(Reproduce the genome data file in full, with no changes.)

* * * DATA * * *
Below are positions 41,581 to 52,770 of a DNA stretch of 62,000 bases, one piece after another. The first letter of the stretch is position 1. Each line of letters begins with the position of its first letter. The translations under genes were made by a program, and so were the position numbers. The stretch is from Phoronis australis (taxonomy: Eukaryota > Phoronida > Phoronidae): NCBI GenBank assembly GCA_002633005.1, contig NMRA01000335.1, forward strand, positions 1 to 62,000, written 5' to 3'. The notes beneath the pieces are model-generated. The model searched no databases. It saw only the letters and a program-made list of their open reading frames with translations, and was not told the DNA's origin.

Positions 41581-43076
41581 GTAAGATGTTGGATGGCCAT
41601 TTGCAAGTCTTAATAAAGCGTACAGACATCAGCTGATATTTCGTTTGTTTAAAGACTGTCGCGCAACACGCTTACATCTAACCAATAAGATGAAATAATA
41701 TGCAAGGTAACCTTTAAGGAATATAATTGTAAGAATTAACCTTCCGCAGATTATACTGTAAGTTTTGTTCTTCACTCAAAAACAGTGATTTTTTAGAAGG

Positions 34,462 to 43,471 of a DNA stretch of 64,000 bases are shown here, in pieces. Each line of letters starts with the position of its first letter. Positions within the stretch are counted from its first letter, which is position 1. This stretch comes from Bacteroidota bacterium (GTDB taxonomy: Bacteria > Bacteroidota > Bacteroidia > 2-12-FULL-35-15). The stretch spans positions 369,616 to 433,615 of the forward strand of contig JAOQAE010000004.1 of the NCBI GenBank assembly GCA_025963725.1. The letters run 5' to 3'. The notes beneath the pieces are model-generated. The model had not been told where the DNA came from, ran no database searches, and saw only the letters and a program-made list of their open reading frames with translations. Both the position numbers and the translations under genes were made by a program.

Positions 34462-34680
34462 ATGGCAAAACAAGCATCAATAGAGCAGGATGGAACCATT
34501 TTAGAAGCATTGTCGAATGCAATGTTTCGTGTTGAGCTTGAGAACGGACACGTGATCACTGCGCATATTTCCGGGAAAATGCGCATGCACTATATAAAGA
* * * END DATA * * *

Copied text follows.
Below are positions 41,581 to 52,770 of a DNA stretch of 62,000 bases, one piece after another. The first letter of the stretch is position 1. Each line of letters begins with the position of its first letter. The translations under genes were made by a program, and so were the position numbers. The stretch is from Phoronis australis (taxonomy: Eukaryota > Phoronida > Phoronidae): NCBI GenBank assembly GCA_002633005.1, contig NMRA01000335.1, forward strand, positions 1 to 62,000, written 5' to 3'. The notes beneath the pieces are model-generated. The model searched no databases. It saw only the letters and a program-made list of their open reading frames with translations, and was not told the DNA's origin.

Positions 41581-43076
41581 GTAAGATGTTGGATGGCCAT
41601 TTGCAAGTCTTAATAAAGCGTACAGACATCAGCTGATATTTCGTTTGTTTAAAGACTGTCGCGCAACACGCTTACATCTAACCAATAAGATGAAATAATA
41701 TGCAAGGTAACCTTTAAGGAATATAATTGTAAGAATTAACCTTCCGCAGATTATACTGTAAGTTTTGTTCTTCACTCAAAAACAGTGATTTTTTAGAAGG

Positions 34,462 to 43,471 of a DNA stretch of 64,000 bases are shown here, in pieces. Each line of letters starts with the position of its first letter. Positions within the stretch are counted from its first letter, which is position 1. This stretch comes from Bacteroidota bacterium (GTDB taxonomy: Bacteria > Bacteroidota > Bacteroidia > 2-12-FULL-35-15). The stretch spans positions 369,616 to 433,615 of the forward strand of contig JAOQAE010000004.1 of the NCBI GenBank assembly GCA_025963725.1. The letters run 5' to 3'. The notes beneath the pieces are model-generated. The model had not been told where the DNA came from, ran no database searches, and saw only the letters and a program-made list of their open reading frames with translations. Both the position numbers and the translations under genes were made by a program.

Positions 34462-34680
34462 ATGGCAAAACAAGCATCAATAGAGCAGGATGGAACCATT
34501 TTAGAAGCATTGTCGAATGCAATGTTTCGTGTTGAGCTTGAGAACGGACACGTGATCACTGCGCATATTTCCGGGAAAATGCGCATGCACTATATAAAGA